This post is part of an ongoing series called 66 Fridays, which explores the wonders of old Route 66. Click on the preceding “66 Fridays” link to view all posts in the series, or visit the initial overview post here.
Polly want a pit stop?
If you’re going to take a road trip, at some point you’re going to need to refuel. And nobody knows how to fill your tank like the folks on Route 66. Of course, since the route crosses a big swath of American oil country, you’ll know that the milk of the Mother Road is petroleum.
The thing is, though, the designers and architects and advertisers and engineers responsible for putting gas stations all along the route got into the spirit of 66 in their own unique ways. Forget what you know about ugly garages lining Interstate exits—many of Route 66’s filling stations are downright works of art.
And many of them look absolutely nothing like gas stations.
Interestingly, the Mother Road was built at a time when more and more Americans owned automobiles—all over the country there was an increasingly large demand for petrol. Filling stations moved into town centers and residential neighborhoods, and some oil companies wanted their fuel stops to blend in with the neighborhood architecture.
Since American architecture is highly regional in nature, many of these “camoflaged” filling stations took on the look of their local culture—Spanish-Mission-style canopies in California, limestone façades in the Ozarks, clapboard farmhouse lookalikes in the Plains, etc. And then, of course, architectural tastes changed over the years, so you’ll find examples from the Victorian era to midcentury pop-Googie, and everything in between. (Not to mention the tradition of kitschy filling stations shaped like random objects or weird ho-made roadside giants.) Finally, each oil company wanted to attract customers away from the others, so they relied on creating distinctive architectural styles as a form of branding. The result is a veritable encyclopedia of diverse and spectacular specimens—and Route 66 might just have the best collection of all.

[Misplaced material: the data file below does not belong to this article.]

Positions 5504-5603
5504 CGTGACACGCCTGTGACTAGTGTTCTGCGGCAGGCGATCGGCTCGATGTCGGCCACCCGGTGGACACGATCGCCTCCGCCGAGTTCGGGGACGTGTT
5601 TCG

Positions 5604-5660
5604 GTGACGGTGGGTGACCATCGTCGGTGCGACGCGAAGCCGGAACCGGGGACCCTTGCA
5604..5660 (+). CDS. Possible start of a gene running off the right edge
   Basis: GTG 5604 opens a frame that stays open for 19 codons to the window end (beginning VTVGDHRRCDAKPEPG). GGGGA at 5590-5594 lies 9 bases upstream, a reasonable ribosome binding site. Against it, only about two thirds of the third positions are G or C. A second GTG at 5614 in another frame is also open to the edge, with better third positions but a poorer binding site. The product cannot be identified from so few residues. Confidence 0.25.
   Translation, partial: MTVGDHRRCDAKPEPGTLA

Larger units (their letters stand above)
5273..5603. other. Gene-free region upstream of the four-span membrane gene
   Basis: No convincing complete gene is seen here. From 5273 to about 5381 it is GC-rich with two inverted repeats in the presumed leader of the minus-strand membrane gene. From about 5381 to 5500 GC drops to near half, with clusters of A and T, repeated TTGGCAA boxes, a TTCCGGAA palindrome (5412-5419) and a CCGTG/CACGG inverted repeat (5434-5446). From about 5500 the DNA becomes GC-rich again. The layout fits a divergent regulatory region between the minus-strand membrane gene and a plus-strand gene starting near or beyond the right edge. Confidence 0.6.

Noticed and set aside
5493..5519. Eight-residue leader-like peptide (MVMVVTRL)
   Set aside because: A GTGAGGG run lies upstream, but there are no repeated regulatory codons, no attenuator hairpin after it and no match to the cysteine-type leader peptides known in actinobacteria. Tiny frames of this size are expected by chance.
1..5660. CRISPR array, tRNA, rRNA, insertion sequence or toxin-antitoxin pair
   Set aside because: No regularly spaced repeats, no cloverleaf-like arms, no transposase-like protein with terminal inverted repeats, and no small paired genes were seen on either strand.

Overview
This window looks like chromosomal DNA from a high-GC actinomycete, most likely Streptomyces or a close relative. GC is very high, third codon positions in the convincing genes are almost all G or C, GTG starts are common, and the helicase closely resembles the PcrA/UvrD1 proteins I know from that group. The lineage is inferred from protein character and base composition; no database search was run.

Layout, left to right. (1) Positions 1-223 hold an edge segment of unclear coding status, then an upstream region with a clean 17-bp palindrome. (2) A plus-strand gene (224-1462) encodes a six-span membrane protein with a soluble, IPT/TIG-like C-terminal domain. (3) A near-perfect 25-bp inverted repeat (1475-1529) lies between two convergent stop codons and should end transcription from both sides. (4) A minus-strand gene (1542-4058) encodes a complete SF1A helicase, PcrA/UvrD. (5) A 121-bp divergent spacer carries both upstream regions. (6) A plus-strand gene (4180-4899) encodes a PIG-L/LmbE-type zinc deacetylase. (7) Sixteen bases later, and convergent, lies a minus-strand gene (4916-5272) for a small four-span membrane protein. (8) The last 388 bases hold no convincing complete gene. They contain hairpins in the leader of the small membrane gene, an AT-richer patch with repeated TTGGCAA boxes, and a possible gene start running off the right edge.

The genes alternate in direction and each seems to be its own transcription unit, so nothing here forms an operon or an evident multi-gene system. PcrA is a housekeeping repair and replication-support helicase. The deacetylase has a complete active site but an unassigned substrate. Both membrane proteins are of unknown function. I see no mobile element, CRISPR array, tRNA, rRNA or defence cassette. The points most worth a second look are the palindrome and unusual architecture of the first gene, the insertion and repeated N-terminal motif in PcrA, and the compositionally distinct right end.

Albuquerque, New Mexico
After a few hundred miles, we started getting really good at spotting the buildings that used to be filling stations (this is an obvious one, but many had been deeply camoflaged, or totally remade in some other image, or else fallen into ruin). And we also developed a knack for pegging which style belonged to which company (above is a classic 1930s Texaco design).
Then again, sometimes a building would throw us completely—the sealed-up garage bays hint at the Blue Dome’s history, but if I didn’t know better, I would have guessed this was once a Greek Orthodox church or something.
The filling stations of Route 66 also serve as markers of time’s passage, and the rise and fall of communities along the way. This one is all that remains of a ghost town in Missouri that fell into disuse when the highway changed its route. (I’m not talking about the advent of the Interstate, either, although that’s a common story—this place lost its prime spot decades before that, when the 66 alignment was simply moved to a spot further south.)
Ranco Cucamonga, California
While many petroleum relics have faded into oblivion, others are being brought back, at least in some form or other. Above is one of the oldest specimens we found (it actually predates the birth of Route 66 by nearly a decade). While part of the structure has been torn down, at least the main part of the station is getting a lovely facelift.
It’s not just the oldest samples being preserved, either. This guy is only a little over fifty years old, but it, too, has been returned to its former glory.
For many old stations, however, the opposite is true. Countless specimens either sit empty, their original purpose unknown to the average passerby—or else they get cannibalized and transformed into some other creature, usually without any fanfare.
These stories of disrepair and restoration interest me greatly, of course, but what really gets me is the story of each place: the whys and wherefores of each station, and the tastes and quirks of the people who either built or ran them.
Cool Springs, Arizona
After all, Route 66 crosses through some seriously unpopulated territory. Many of these old filling stations were the only game in town—or in the most remote corners, something closer to the last chance for salvation.
While others, meanwhile, live on in notoriety, attracting tourists to the spots where blood was shed or infamous characters once stood.
Still, most tell the story of perfectly ordinary people running perfectly ordinary businesses along one of the backbones of American travel and commerce. They might be extraordinary today, but usually that’s boils down to having somehow lasted long enough to stand out amongst more modern surroundings.
I’m glad, at least, that I’m obviously not the only one who has noticed these things—that there is an army of conservators and historians and artists and boosters out there, preserving as many of these old filling stations as possible, and documenting the ones that can’t be saved.
I know that these days, oil companies have fallen out of public favor (heaven knows I have my own beef with the oil industry)—regardless of their nostalgia, these places are also reminders of American excess and the damaging effects of fossil fuels. Yet however we may be careening toward Peak Oil, these relics still have a place on the Mother Road—the path that might just traverse this country’s Peak History.